From Watch List to Victim List – The Mutallab Factor

I have never been prouder to be a Nigerian until lately. Negativity of my standard of living in Nigeria was one reason for that delusion. Then wham, out of the blues, a demented indoctrinated young Nigerian caused the U.S. government to hastily place Nigeria, in its entirety, on that government's terrorism watch list. For the sin of 1 in 150 million Nigerians, many law abiding Nigerians and I are presumed guilty. As a single passport holder (Nigerian), there is really no hiding place for me if you really look at it. However, mathematically the odds of adversity are not on our side. Nigeria thus becomes a victim overnight and appears no longer the perpetrator in the eyes of the world. Those created in the image of God are naturally siding with us (the underdog). That is the reverse impact of a mixing of an unfortunate warped ideological brainwashing of a Nigerian and a hasty reaction of the intended victim.

There was outrage about the intent of that young Nigerian. An unwelcomed loss of life would have accompanied what he intended to wreck on board that Delta flight from Amsterdam to Detroit on Christmas day in 2009. Every Nigerian, as I did, was initially ashamed to be a Nigerian and that feeling would have lingered for a long time if the U.S. government did not abandon, without deep thinking, the rule of law which the U.S. had championed in the past. The presumption of quilt on the rest of all other Nigerians seems quite unfortunate particularly coming from a government headed by a constitutional lawyer – Barrak Obama. The listing of Nigeria in the U.S. government terrorism watch list came about a week before I left Nigeria for a trip abroad and the post travel feeling was nostalgic to say the least.

My trip outside the country had been planned before Christmas day 2009 and a must go. All my friends were happy it was not them travelling outside the country first. They made me promise to let them know the kind of reception I got outside the country. I had further worries because my son was also going back to the U.S. a day after mine on 10 January 2010. He sports a Taliban-like beard, but he looks cute. A friend reminded me, when I complained, that I was like that at his age - always wearing the Teddy Pendergrass look. All appeals to make him shave it off were rebuffed by him – after all, the intended Nigerian bomber was clean-shaven, he insisted. It was with these sour feelings that I proceeded to the Murtala Mohammed International Airport in Lagos for my outward journey on the night of 9 January 2010.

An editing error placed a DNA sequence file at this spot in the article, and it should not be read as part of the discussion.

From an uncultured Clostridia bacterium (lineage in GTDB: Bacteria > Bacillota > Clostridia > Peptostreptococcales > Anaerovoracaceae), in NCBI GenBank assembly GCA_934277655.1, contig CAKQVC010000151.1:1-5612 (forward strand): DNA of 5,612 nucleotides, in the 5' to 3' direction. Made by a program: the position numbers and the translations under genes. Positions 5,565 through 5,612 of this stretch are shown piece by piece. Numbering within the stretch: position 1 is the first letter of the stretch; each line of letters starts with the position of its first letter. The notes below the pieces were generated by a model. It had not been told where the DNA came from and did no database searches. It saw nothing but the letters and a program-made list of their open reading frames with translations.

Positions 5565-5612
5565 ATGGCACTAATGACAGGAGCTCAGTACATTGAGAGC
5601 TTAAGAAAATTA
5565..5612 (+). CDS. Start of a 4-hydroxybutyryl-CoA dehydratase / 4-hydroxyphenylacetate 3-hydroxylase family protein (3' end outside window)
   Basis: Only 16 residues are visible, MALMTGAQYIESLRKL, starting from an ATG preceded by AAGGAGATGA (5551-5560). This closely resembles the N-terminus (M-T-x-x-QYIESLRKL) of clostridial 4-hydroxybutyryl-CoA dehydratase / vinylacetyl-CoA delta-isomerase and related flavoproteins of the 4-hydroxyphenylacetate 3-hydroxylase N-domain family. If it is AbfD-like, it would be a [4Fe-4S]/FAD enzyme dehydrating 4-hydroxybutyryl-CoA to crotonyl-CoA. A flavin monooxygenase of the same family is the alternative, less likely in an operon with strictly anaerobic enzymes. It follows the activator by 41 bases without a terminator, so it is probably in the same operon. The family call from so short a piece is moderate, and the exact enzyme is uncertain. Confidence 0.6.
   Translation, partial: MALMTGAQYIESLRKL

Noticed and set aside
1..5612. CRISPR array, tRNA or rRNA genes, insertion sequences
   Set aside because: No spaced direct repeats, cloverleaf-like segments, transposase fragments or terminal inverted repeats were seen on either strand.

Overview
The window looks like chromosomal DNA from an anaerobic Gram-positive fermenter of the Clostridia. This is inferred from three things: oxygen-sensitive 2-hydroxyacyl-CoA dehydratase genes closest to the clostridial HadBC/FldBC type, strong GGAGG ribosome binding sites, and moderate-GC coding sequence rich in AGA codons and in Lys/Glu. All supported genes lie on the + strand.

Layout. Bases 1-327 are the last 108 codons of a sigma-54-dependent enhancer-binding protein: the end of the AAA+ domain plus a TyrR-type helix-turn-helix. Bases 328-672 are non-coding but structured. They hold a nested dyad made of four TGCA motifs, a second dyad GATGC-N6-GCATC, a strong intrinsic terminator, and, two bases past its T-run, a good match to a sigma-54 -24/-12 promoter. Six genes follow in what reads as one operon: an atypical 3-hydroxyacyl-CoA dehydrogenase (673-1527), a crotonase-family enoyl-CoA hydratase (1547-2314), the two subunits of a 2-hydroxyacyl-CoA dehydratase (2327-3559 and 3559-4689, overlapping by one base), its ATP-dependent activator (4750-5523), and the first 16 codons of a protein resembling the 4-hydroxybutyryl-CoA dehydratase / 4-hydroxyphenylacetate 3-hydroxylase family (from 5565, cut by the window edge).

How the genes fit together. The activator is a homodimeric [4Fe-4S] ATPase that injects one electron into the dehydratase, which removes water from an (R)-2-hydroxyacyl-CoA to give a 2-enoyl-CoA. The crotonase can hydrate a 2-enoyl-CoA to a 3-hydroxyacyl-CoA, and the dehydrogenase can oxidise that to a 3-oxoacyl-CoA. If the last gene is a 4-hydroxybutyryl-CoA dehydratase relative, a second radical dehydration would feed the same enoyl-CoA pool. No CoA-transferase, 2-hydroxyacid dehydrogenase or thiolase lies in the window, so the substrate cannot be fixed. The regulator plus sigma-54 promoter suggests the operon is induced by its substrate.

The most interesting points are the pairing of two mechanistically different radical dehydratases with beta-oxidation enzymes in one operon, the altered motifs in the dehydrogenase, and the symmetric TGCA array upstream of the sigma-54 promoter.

I had earlier on that day, some 5 hours before my flight, gone to the airport to check in the only check-in bag I was travelling with. I went back home to have some rest, but you bet, I did not have any because of the anticipation of what laid ahead. The first confirmation of what the trip would look like was evident in Lagos - you can trust my people. The queue was the longest I had ever experienced and the air conditioners were ineffective. It was one hundred percent search as promised by the vice president of Nigeria. There was no Body Scanner but I still felt naked, thanks to the overzealous security officers - those were more catholic than the pope. Conversely, from the time we boarded the Air France Boeing 777 and to my surprise, it was a treatment of smiles and respect. The reverse of what I thought laid ahead was what we got.

Our destination, Paris, was in the nick of time – on schedule at 6 o' clock in the morning. I proceeded to immigration and for the first time in a long time, I was proud to flash my green passport. Some unexplained reserve of nervous energy and vigour could be why I felt that way. Why? It is a feeling of realisation that I have only one country of allegiance. I am stuck to being a Nigerian even if my country is on trial. I can as well stand on that line without crossing it and be ready to fight. The border agent in Paris, to my surprise, gave me a genuine smile when I handed over my green Nigerian passport to him. He checked for whatever on my passport, stamped it and said, ‘Have a nice stay.' I spent less than a minute with him and to me that was a record particularly after seeing him grill some non Euro state white folks that were with him before my turn. Customs did not even stop me or my colleagues, but all the baggage from Port Harcourt and Lagos had "Scanned" sticker on them - the reason they came late to the carrousel at Baggage Claim

My next anticipation was what my son would experience in the U.S. proper. After he arrived at Buffalo, New York he sent us an arrival notice to my box. I was on the Internet in my hotel in Terbes, Lourdes, France when I was alerted. I placed a call to him immediately. ‘How was it,' I inquired with worry. ‘Dad, it was the best treatment I ever got from the U.S. border agency. They treated all of us with respect, and the body search was for everybody and did not particularly target Nigerians,' he said happily. Now, what was all the fuss about? Is Nigeria being sympathised with even by U.S. citizens because of the unjust placement of the country in the American government hate-list? Nigerians are everything but terrorists and the whole world knows that, even the U.S. officials know that. There is only one damage control left to the U.S. government and that is to de-list us from the terrorism watch list. Otherwise, the other heinous tendencies of the real bad guys amongst us could be clouded in sympathies and that may not be too good for everybody –us and them.

Samuel Akinyele Caulcrick

Terbes, Lourdes,